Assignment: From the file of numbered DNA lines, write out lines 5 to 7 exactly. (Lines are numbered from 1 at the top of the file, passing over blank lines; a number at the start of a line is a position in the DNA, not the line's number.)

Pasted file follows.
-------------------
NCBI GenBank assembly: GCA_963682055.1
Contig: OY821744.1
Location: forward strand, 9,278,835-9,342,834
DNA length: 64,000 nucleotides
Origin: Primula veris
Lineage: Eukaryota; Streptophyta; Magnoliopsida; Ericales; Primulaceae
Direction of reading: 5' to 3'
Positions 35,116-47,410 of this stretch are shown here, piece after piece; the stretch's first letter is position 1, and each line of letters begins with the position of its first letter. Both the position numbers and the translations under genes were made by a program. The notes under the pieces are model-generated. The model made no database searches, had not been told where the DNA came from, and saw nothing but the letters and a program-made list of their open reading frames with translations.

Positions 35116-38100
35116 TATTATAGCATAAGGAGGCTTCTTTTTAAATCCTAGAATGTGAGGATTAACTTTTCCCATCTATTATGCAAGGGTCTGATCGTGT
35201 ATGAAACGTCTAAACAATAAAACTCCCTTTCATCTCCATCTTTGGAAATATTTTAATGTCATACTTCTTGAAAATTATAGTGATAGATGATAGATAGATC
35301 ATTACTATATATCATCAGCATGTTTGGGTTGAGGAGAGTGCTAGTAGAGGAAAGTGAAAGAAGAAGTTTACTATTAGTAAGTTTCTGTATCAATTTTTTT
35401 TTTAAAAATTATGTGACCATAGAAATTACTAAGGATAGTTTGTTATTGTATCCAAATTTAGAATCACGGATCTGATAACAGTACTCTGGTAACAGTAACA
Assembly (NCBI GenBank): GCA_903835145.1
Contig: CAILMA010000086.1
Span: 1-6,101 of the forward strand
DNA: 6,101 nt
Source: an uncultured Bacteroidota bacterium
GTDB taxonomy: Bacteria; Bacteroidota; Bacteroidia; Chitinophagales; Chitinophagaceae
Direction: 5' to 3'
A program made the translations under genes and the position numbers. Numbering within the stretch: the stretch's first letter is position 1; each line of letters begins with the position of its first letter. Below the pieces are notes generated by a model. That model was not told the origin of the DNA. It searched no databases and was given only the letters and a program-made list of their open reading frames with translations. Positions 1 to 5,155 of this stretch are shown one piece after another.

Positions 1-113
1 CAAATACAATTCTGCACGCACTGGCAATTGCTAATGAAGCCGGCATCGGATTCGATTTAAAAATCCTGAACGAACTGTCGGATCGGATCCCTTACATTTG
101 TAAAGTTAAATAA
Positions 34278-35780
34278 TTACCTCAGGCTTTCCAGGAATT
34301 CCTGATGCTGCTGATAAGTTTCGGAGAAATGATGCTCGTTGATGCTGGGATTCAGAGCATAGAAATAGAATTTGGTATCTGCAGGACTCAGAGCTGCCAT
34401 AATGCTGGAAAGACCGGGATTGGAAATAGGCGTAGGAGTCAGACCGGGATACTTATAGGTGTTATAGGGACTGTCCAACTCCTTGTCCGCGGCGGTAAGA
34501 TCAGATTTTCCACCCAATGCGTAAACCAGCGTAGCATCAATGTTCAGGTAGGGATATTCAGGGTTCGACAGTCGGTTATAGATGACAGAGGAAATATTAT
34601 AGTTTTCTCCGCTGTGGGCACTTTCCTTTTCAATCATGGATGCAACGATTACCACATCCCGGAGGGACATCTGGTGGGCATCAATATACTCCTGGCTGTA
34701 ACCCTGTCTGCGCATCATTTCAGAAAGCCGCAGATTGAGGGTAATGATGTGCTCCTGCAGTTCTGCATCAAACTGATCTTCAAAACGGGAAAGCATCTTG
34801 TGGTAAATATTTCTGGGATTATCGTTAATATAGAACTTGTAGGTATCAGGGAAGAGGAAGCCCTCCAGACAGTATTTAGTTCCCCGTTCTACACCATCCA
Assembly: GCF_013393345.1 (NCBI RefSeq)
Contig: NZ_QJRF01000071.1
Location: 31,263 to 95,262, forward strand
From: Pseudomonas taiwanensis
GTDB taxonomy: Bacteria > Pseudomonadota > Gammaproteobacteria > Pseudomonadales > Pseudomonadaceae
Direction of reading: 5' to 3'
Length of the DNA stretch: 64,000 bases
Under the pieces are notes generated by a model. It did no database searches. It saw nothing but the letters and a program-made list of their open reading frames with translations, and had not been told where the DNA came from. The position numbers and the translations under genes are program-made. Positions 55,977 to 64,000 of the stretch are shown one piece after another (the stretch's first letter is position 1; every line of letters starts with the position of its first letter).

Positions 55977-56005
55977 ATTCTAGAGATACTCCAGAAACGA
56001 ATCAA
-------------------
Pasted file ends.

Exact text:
Origin: Primula veris
Lineage: Eukaryota; Streptophyta; Magnoliopsida; Ericales; Primulaceae
Direction of reading: 5' to 3'